A study of a new source of Bg
--V. V. Koterniak
Kernels with variegated endosperm structure in which flint sectors were alternating with opaque sectors were found in a selfed generation of hybrid Zpl2077/54-14 o2 x SP168 o2. In 1988 S2 forms of this hybrid (further referred to as 3449 o2) originating from variegated seeds were crossed with 346 o2 and 502 o2 lines, which possessed standard opaque endosperm. Most of the F1 kernels were variegated, a small part of them were phenotypically normal. Similar results were obtained when the original source of variegation was selfed. This made it possible to suppose the presence in 3449 o2 of a regulatory factor, in the presence of which the responding recessive o2 allele reverts to normal type.
Further investigations show that this regulatory factor is not either of the known regulatory elements Ac and Spm. Thus F2 seeds from crosses between strains with the responding o2 allele and wx-m7 and pg14-m-En showed no somatic instability at the o2 locus. In 1990 it became possible to carry out the test for allelism with the regulatory element of the Bg-rbg system described by Salamini (MGG 179:497, 1980). The F1 of 3449 o2 with o2-m(r) bg gave fully variegated ears and ears with variegated and a few normal kernels (0.3-4.1%). Plants originating from variegated seeds gave in the F2 normal, variegated and opaque kernels. The ratio of sum of normal and variegated kernels to opaque did not differ significantly from 3:1 (Table 1), indicating allelism of the regulatory element present in 3449 o2 to the Bg element. Taking into account a positive test for allelism, the regulatory element present in 3449 o2 was designated as Bg-3449.
Table 1. Endosperm phenotypes on ears derived from variegated seeds
of the cross 3449 o2 x o2-m(r)bg.
While studying (346 o2 x 3449 o2) x 346 O2 and (502 o2 x 3449 o2) x 502 O2 crosses it was established that Bg-3449 is not linked to the responding o2 allele. All plants with this genotype were selfed and crossed (as pollinator parents) with opaque testers 346 o2 and 502 o2. As was expected one half of the progenies obtained (57 of 112) segregated normal, variegated and opaque kernels. For 30 of 57 selfed ears the ratio of normal, variegated and opaque kernels did not differ significantly from 12:3:1 (a nonsignificant deviation of the ratio of sum of normal and variegated to opaque kernels from 15:1 was observed on 51 ears). When the same plants were crossed to opaque testers the ratio of normal, variegated and opaque kernels equal to 2:1:1 was significant for 42 ears. Besides ears segregating normal, variegated and opaque kernels, and ears segregating normal and opaque kernels, two ears were found with normal kernels only. The possibility of formation of them will be discussed below.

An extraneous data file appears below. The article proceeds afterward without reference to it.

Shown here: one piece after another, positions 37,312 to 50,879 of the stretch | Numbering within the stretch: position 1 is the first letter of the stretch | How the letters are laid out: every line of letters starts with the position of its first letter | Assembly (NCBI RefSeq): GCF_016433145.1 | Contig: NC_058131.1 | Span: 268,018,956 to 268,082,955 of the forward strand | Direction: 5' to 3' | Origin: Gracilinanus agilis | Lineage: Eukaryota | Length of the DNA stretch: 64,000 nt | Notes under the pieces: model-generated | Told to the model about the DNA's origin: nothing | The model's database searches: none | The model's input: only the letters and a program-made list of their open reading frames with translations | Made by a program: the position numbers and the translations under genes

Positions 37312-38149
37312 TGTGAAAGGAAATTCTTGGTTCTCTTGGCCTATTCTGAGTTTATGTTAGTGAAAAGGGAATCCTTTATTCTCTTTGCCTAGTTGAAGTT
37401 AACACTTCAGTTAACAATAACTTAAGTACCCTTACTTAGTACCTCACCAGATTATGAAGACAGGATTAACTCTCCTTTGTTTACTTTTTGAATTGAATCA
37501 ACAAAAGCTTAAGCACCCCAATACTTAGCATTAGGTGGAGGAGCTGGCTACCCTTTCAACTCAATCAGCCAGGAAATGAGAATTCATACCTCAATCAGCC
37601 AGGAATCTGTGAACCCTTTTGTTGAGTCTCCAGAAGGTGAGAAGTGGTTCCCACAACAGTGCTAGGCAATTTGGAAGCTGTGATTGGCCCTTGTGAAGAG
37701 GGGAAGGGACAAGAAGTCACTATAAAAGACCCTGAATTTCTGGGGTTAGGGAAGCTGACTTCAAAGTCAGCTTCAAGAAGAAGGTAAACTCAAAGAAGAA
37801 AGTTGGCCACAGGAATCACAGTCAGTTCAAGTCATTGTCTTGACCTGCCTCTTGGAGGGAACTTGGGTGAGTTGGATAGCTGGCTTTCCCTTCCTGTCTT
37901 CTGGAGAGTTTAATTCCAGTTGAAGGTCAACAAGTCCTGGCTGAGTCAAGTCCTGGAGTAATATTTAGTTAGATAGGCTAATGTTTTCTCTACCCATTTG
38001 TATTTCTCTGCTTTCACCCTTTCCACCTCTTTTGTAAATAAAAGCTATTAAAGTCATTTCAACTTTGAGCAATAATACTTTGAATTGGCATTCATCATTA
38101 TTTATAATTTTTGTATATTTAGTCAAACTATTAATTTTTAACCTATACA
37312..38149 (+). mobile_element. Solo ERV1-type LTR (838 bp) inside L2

When selfed on plants originating from variegated seeds, there were no ears observed with clusters of revertant kernels, which may indicate that reversion of the receptive o2 allele in the presence of Bg-3449 takes place in postmeiotic mitotic divisions during mega- or microsporogenesis, which is a distinctive feature of the o2-m(r)-Bg system of controlling elements (Montanelli et al., MGG 197:209, 1984). At the same time the possibility of reversions of the responding o2 allele during sporophyte development seems not to be excluded. First of all it is necessary to mention the complication of classification of kernels on ears of the original source of instability because variegated kernels were mostly of a coarse type of variegation and had a flint crown. Besides this, as was mentioned above selfed progenies of genotypes (346 o2 x 3449 o2) x 346 O2 gave 2 ears with normal kernels only. Further analysis of these kernels showed that they were homozygous for normal allele O2 and did not display Bg activity. The formation of these ears may be explained by reversion of the responding o2 allele to normal during development of the sporophyte before meiosis. Another possible explanation of this phenomenon may be the reversion of the receptive o2 allele in the presence of Bg-3449 in postmeiotic mitotic divisions during mega- or microsporogenesis in combination with at least one of the following events: i) inactivation of the regulatory element, the possibility of which was reported by Salamini et al. (Heredity 49:111, 1982), or ii) nonreplicative transposition of Bg-3449.
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